Netflix Review: Lucifer Season 4
He has risen! Season 4 of Lucifer has finally dropped on Netflix, and the series hasn’t lost any momentum in its move to the streaming giant. In fact, the move has made the show better.
Fans of the show were probably thinking that the move to Netflix would lead to major changes for the former FOX series led by Tom Ellis. Consisting of just 10 episodes as opposed to 22, the fourth season looks, sounds, and acts very much like the previous three. It’s still, at its core, a supernatural-police procedural with a devilishly fun-filled sense of humor.
Season 4 picks up exactly one month after the huge season 3 cliffhanger and uses a clever way to explain where Lucifer’s head is at. Tom Ellis is seen performing a cover of Radiohead’s “Creep” on the piano as a sort of musical monologue, which is an effective way to bring the show to Netflix. It works as great catch-up material for those new to the series, a callback for existing ones, and gives fans a great musical number, all in about five minutes.
The main aspect of the season deals with Chloe (Lauen German) and Lucifer trying to figure out how to act around each other now that Chloe knows Lucifer’s true identity. The show has a great balance of both drama and comedy, and also spends a good amount of time on the Chloe and Lucifer relationship. What Lucifer always does right and gets even better in the new season is that it focuses more one other dynamics than just one, and props go to showrunner Joe Henderson for servicing everyone and everything a viewer could want.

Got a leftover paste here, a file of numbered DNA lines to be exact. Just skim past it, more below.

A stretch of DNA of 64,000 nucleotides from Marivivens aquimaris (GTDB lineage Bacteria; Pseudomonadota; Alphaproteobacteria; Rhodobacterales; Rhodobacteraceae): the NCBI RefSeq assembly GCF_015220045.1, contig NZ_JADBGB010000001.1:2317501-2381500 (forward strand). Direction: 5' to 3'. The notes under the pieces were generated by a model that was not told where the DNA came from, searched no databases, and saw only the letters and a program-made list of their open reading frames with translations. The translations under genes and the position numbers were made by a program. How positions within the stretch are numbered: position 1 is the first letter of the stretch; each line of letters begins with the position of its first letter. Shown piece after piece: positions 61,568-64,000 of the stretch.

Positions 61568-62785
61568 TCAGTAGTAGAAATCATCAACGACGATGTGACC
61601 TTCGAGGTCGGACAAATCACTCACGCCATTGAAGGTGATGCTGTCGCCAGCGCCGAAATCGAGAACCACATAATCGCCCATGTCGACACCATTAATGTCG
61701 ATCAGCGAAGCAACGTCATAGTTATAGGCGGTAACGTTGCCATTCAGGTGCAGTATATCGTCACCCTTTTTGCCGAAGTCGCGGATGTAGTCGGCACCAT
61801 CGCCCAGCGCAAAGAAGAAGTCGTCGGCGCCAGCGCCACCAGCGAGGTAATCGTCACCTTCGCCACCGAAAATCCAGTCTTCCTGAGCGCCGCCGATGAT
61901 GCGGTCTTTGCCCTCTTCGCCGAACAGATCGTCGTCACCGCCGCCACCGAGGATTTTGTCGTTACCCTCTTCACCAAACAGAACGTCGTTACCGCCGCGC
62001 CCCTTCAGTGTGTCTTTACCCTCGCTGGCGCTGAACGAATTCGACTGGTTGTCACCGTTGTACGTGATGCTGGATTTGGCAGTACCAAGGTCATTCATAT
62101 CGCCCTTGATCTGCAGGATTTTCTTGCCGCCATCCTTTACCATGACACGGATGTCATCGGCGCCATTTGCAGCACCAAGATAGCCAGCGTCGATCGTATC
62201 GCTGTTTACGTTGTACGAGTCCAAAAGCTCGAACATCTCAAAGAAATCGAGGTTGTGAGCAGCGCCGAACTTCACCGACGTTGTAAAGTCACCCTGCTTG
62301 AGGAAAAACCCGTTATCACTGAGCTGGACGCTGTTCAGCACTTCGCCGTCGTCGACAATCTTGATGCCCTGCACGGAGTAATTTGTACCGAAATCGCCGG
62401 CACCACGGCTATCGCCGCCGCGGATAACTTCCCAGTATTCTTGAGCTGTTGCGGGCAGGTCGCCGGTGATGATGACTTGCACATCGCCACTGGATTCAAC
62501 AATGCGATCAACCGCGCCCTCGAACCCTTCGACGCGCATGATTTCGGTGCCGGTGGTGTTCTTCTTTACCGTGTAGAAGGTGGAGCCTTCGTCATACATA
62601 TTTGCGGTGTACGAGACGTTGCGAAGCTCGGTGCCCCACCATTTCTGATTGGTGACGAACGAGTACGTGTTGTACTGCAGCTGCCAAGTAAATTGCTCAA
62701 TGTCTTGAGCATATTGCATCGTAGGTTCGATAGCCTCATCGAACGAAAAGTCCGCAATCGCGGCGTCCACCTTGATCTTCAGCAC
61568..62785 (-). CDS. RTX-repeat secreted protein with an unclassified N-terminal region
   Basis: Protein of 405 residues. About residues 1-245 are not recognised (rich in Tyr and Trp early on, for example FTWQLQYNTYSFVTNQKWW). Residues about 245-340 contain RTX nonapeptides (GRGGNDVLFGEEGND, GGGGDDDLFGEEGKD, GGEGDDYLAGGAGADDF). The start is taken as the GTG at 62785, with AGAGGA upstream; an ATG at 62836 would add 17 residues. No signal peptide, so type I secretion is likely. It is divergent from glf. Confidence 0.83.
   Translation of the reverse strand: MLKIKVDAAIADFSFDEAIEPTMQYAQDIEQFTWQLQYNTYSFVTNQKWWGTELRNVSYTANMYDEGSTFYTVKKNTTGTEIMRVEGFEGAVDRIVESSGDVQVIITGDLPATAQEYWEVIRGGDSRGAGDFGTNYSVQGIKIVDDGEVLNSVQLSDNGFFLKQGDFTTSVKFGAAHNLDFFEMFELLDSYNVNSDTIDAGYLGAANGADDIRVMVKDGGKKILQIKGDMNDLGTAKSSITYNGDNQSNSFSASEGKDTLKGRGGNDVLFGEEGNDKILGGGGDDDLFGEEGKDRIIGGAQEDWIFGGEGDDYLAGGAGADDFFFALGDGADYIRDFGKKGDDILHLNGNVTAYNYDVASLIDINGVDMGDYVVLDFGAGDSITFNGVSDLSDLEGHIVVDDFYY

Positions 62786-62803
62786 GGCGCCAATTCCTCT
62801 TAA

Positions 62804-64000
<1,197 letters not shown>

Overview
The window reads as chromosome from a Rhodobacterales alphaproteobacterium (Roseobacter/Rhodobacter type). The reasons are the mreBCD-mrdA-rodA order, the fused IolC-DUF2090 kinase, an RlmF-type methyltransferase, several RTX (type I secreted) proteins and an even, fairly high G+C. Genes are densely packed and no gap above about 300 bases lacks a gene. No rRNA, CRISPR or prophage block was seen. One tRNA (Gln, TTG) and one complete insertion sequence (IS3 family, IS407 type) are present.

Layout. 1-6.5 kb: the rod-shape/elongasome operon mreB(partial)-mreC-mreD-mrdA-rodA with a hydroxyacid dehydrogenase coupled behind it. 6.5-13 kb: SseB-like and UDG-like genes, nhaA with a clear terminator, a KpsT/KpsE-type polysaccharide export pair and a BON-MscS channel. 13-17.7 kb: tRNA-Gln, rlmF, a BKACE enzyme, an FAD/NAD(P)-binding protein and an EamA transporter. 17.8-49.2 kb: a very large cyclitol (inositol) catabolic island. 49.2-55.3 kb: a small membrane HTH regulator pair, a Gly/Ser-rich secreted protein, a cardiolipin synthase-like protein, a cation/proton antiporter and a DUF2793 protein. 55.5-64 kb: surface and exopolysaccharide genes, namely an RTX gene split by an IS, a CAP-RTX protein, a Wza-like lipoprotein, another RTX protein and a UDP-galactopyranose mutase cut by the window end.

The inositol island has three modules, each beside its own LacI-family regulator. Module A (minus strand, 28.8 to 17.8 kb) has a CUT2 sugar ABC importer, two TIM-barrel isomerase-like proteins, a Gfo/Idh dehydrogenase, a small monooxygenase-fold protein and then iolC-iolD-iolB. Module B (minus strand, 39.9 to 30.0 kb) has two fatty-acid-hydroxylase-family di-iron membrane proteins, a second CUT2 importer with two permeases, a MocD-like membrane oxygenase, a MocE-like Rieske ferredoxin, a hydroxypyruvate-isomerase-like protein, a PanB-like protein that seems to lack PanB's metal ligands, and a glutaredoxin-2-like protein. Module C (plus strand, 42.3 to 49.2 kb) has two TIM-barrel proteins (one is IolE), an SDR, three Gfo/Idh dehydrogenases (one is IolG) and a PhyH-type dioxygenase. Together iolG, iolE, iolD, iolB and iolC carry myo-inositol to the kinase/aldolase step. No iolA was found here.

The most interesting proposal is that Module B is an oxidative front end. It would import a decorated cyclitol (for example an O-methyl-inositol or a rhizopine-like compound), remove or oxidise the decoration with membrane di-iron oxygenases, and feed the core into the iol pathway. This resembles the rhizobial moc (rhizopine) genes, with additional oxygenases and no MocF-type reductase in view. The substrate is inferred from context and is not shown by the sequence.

Lesley-Ann Brant gets juicier material this season and continues to be a scene-stealer as Maze. The brotherly dynamic between Lucifer and Amenadiel got a bit lost last season, mainly because the storyline focused a lot of its attention on the relationship between Chloe and Marcus Pierce (Tom Welling), but is now back and fun to watch.
It’s a relief to see that the new Lucifer is still the same old Lucifer. Sometimes, when shows get resurrected or moved to a different network, it can end up missing a key part of what viewers loved about it, especially when moved to a streaming service where they can add more sex, violence or profanity just because they feel like it.
That is not the case with Lucifer’s big move to Netflix. Nothing is different then what was already seen on FOX, and the writers just didn’t feel like shaking this up a lot. They’ve just continued doing what they do best- create a unique, engaging and devilishly fun series that has something for everyone.
All episodes of Lucifer are now streaming!
Critic Rating: 5/5 stars
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